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The roads around my home are prone to subsidence, particularly the one leading into my street. It has become so bad recently that even the Merc is struggling with them, and that's a car that can float over most road imperfections. It is however, amazingly bad in the porker.

I mentioned earlier that the Cayman's ride is very firm. It's a German thing, they love their big wheels and rubber-band tyres. Which is all well and good if you have good roads, but we don't have good roads. Also I object to grossly large wheels on a personal level. Wheels do not need to be big, it's a fad born from touring car racing. The reason touring cars have large diameter wheels is to get around the brakes. That's it. Everything else is a disadvantage. Bigger wheels mean more unsprung weight, and thus an increase of the gyroscopic forces messing with your suspension and steering movement. Add this to having much less tyre wall and you have an adverse effect on ride, handling and steering feel. Then we have the belief that sports cars must have ultra-firm suspension. Again something Lotus, who are masters at ride and handling, have proven to be complete nonsense with the Elise and, more importantly, with the much heavier Evora.

Back to the porker, the standard car comes with 17" wheels. They're as small as they can be to get around the brakes. The S has slightly bigger brakes so you're stuck with the 18" wheels, and the only thing you can do is make sure you get a car with Porsche's active ride system which allows to to run the car softer than the non-adjustable shocks my car has. My car has the S wheels on it and even I'll admit, they look fantastic. But it is written that cars with standard narrower, taller tyres ride better and have better steering feel.

So initially I was going to try and find someone with some 17" Cayman II wheels to see if they'd do a straight swap. I'd prefer them as they look like the S wheels fitted to mine, but are in the smaller size. It seems no one specifies the cars with the smaller wheels. Or at least if they do, they quite sensibly keep them. Buying them new from your local OPC would see you relieved of a few thousand quid, plus another 800 or so to get some tyres fitted to them. I still have a bit of tart about me so I didn't want the original Cayman 17's, as they're ugly. So a trawl of ebay has landed me some Boxster 17's with usable tread on them for 300. They're straight, but have a few spots of bubbling so will need a re-furb if I end up keeping them. As it stands, 300 is cheap enough for me to try and see if it makes enough difference to be worth the hassle.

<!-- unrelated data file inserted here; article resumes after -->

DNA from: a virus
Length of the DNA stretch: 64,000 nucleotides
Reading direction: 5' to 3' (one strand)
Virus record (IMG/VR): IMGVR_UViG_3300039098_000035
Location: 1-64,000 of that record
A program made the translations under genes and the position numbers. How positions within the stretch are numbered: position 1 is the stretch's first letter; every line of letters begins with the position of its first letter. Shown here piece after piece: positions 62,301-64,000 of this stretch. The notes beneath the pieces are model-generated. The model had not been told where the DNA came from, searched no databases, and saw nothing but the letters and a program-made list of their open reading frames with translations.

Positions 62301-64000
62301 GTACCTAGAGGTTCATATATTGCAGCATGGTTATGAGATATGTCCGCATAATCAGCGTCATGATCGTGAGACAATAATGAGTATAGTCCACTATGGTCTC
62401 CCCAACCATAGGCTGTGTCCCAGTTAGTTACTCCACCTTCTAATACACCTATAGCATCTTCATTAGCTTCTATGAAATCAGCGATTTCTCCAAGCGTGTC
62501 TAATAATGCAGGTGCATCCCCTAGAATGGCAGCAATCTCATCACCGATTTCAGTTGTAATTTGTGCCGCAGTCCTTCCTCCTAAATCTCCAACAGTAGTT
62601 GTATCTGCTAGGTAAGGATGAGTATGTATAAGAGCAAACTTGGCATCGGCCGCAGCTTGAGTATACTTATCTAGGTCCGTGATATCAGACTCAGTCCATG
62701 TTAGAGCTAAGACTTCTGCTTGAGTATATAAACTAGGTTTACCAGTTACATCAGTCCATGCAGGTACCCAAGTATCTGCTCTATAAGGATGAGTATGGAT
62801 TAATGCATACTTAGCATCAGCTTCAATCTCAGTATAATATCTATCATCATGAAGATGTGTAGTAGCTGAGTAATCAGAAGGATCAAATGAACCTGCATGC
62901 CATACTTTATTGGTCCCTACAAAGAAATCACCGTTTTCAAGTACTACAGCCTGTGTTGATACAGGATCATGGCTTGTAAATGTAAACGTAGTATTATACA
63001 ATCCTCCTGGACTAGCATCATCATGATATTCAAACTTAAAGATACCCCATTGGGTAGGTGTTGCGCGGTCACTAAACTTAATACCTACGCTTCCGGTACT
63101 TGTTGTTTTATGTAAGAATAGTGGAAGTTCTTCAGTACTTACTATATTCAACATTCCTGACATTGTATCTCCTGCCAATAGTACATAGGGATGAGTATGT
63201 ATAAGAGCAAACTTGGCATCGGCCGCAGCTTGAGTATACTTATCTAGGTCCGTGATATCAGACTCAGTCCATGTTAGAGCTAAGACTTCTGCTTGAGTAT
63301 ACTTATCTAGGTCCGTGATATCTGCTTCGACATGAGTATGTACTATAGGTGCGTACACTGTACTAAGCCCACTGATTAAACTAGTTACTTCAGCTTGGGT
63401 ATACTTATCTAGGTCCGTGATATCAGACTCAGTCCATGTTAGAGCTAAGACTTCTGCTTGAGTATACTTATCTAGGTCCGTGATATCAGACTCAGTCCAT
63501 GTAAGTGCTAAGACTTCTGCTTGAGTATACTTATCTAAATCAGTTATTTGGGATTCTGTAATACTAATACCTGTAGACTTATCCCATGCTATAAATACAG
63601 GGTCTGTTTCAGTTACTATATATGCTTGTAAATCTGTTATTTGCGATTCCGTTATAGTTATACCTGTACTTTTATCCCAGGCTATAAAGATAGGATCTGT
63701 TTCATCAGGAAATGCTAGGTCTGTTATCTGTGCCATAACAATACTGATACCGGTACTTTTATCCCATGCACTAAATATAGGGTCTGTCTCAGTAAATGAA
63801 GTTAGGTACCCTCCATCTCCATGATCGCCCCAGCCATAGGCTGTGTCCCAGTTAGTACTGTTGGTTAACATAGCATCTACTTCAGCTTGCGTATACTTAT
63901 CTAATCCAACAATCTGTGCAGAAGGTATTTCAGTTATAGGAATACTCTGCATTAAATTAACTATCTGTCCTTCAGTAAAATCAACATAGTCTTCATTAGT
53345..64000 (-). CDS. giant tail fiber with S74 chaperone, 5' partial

So does it really make a difference? Well they're on and they've definitely taken the edge off the ride a bit. It's still firm, but I'm finding that I'm no longer wincing when I hit the slightest pothole and that the road noise is also reduced. It'll probably be more so when I stick the bigger rear tyres on as that will add another 2cm of tyrewall at the back. But that'll come after an Anglesey trackday in a couple of weeks now. The plan is to destroy the rears at Anglesey then put the car back on the 18's while the 17's are re-furbed. When they're back I'll stick the front tyres back on (loads of tread) and fit some larger rear tyres.

Aesthetically speaking, yeah the 18's look better, no doubt about it. But you don't look at 'em when you're driving it and it's more pleasant on the smaller wheels.

Update I: Going back to the 18's

Holy crap, you might not notice much difference going from 18's to 17's, but you REALLY notice going back. Every little bump, every little imperfection pummels you. Yes they don't go as squirrely (my brother's description) under hard braking on the squishier tyres. But the ride is worth the compromise. One way or another, it's going onto stock 17's.

As the Gen 1 Boxster S wheels I've got from eBay are the wrong sizes really, I'm now going to flog those and look out for a set of Cayman 17's. I may even put up with the original ones (though I really want the Gen II wheels). I can only imagine that they have very, very smooth roads in Gemany to put up with 18-19" wheels on the stock suspension.

Update II: Gen 2 17's

This is what the car should have as standard... Ok, this is what the car does have as standard, just don't mess with it as it's as good as it gets. Ride is firm but fine. Road noise is significantly reduced and with the right wheels and tyres, there appears to be no noticable detriment to the handling. The squirreliness of the Boxster wheels/tyres has gone. They even look good.

All round it's the best change I've made to the car. I managed to pick up a set for 600 that had been on a car for 3 months. So they are as new. It took some time, but they popped up in the end. Seems there are people out there who'll sacrifice comfort for looks and as long as there are, I'll have a supply of replacement wheels and tyres. Handy that.

Nothing left to do to it now, just drive and enjoy.

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